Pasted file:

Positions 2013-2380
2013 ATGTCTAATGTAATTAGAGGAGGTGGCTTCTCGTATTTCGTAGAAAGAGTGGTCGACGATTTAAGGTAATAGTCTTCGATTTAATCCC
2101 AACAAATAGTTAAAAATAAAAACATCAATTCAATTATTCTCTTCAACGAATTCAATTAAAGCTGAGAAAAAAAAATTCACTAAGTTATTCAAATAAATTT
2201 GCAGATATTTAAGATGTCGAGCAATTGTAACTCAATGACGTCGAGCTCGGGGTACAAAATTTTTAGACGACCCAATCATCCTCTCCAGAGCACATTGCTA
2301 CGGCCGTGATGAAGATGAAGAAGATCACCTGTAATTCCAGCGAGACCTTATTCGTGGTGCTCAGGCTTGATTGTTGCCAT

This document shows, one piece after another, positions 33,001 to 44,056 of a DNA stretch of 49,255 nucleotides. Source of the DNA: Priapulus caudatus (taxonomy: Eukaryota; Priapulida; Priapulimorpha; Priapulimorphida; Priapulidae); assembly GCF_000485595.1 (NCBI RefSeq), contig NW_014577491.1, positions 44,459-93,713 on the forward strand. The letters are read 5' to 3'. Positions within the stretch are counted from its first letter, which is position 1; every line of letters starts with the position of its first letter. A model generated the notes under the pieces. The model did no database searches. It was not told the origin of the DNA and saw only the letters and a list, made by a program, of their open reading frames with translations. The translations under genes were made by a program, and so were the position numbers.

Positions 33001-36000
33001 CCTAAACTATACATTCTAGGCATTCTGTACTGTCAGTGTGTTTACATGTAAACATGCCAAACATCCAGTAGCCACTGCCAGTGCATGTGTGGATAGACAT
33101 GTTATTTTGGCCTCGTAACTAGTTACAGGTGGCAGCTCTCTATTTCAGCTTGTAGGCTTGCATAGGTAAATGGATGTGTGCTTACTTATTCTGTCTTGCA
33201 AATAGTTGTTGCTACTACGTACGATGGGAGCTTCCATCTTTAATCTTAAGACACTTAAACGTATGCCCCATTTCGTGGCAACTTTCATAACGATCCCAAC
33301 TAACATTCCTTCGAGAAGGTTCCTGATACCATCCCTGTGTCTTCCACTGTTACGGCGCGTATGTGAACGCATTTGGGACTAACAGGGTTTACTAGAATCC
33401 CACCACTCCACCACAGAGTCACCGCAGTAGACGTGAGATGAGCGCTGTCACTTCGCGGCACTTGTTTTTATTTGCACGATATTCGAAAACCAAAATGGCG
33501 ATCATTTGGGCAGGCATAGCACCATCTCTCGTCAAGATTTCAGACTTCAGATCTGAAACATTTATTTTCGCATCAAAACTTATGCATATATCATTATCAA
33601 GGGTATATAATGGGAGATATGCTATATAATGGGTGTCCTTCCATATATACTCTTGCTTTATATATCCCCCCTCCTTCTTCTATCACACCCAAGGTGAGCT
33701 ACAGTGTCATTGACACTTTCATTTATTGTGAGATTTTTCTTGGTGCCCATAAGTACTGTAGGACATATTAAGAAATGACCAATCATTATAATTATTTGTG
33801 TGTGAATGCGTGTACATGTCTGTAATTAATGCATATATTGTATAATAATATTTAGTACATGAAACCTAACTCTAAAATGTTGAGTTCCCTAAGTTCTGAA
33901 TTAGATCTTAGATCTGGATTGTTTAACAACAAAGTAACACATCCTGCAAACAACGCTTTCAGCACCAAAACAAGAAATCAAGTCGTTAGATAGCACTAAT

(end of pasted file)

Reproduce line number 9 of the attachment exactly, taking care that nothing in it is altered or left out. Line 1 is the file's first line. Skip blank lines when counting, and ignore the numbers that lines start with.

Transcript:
33101 GTTATTTTGGCCTCGTAACTAGTTACAGGTGGCAGCTCTCTATTTCAGCTTGTAGGCTTGCATAGGTAAATGGATGTGTGCTTACTTATTCTGTCTTGCA